Keeneland mandates jockey medical information

As John Velazquez lay unconscious after being thrown from his

horse during a 2008 race, Keeneland’s doctors wanted to administer

a pain medicine.

A few key strokes on a laptop computer alerted them they

couldn’t. Velazquez was severely allergic to the drug.

Now Keeneland is taking steps to ensure all jockeys get the same

kind of treatment.

Track officials are mandating all jockeys provide medical

information for Keeneland’s internal computer database. The system

gives doctors instant access to critical details such as allergies,

blood type, and past injuries.

Velazquez, who was racing Wednesday at Aqueduct in New York,

says he enthusiastically supports the new requirement as do most

jockeys he knows.

“If you have an accident and pass out, you could die,”

Velazquez said. “That’s one step forward to try to minimize

anymore risk.”

The Jockey Health Information System is being widely used since

its rollout in 2008, shortly before Velazquez’s second serious

spill in about two years. Jockey Club spokesman John Cooney said 44

tracks and the National Steeplechase Association are using the

system, and while most jockeys fill out the forms voluntarily,

Keeneland is the first to mandate it.

If Velazquez’s injury helped prove the merits of the program,

another even more potentially serious accident at Keeneland last

fall accelerated the requirement.

Jockey Julia Brimo, a rider visiting from Canada whose medical

information wasn’t available to the Keeneland doctors, was thrown

when her mount clipped heels and fell, knocking her to the ground.

She was put in a neck brace and under no condition to talk, even as

doctors tried to get critical information from her.

Keeneland track physician Barry Schumer said Brimo’s condition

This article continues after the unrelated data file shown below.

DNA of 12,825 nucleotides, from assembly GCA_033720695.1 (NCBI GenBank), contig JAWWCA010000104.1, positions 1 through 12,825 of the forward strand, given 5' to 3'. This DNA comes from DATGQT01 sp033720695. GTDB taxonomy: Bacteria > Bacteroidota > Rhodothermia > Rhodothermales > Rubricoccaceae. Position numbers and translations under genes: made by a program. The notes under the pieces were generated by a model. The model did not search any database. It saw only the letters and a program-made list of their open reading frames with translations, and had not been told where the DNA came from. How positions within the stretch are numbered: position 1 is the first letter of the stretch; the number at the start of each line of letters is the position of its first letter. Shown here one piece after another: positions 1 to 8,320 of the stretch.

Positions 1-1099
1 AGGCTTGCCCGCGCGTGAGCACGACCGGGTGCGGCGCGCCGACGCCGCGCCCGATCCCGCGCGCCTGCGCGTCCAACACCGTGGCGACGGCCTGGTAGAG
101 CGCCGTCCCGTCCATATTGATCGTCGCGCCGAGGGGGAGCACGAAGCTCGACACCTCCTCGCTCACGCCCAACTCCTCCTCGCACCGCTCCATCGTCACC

improved even without the background information, but her injury

underscored the risks of not having it.

“It pointed out that if we’re going to go to the trouble of

gathering this information, we probably need to have it on anybody

who is on the back of a horse riding a race in the afternoon,”

Schumer said.

Even last year, it was rare for a jockey to ride in a race at

Keeneland without handing over medical information. Schumer

estimated there has been a 95 percent compliance rate in previous

meets and said no jockey resisted this spring when the policy was

mandated.

Other tracks could soon follow, including Arlington Park in

Illinois, which is preparing to implement the mandatory policy for

its meet starting next month.

“Safety of jockeys is extremely important to everybody in

racing, and you want to save any time you can,” said David Zenner,

spokesman for Arlington Park. “If a rider gets hurt, you want to

have that information at your fingertips.”

Velazquez, a longtime advocate for jockey safety improvements,

said he would like to see the information shared among all the

participating tracks in a sort of national database. Even if

jockeys remain conscious after an accident, they might be in no

position to talk, and many don’t speak English.

Other jockeys agree tracks must err on the side of safety.

“It’s a situation where if it’s a life-threatening emergency,

the more information they have, the better they can serve us,”

jockey Kent Desormeaux said.

The information is stored on a laptop computer next to the

critical care bed in the track’s first-aid room. Only medical

professionals with an ID and password have access, and if a trip to

University of Kentucky hospital is needed, it is faxed or sent

there electronically ahead of the jockey’s arrival.

With the racing industry focused on safety enhancements,

particularly since the fatal breakdown of Eight Belles at the 2008

Kentucky Derby, improvements for jockeys have been a major part of

that. Newly designed helmets, vests and whips are quickly becoming

standard.

Keeneland has made numerous safety changes, most notably

switching its surface from dirt to synthetic, and last year was the

first track certified by the National Thoroughbred Racing

Association’s Safety & Integrity Alliance.

Track president Nick Nicholson said the move to mandating

medical information has been smooth, with strong support from the

Jockey’s Guild and most regular riders.

“So often we beat ourselves up that we’re incapable of

cooperating, but here’s a good example of working together,” he

said.

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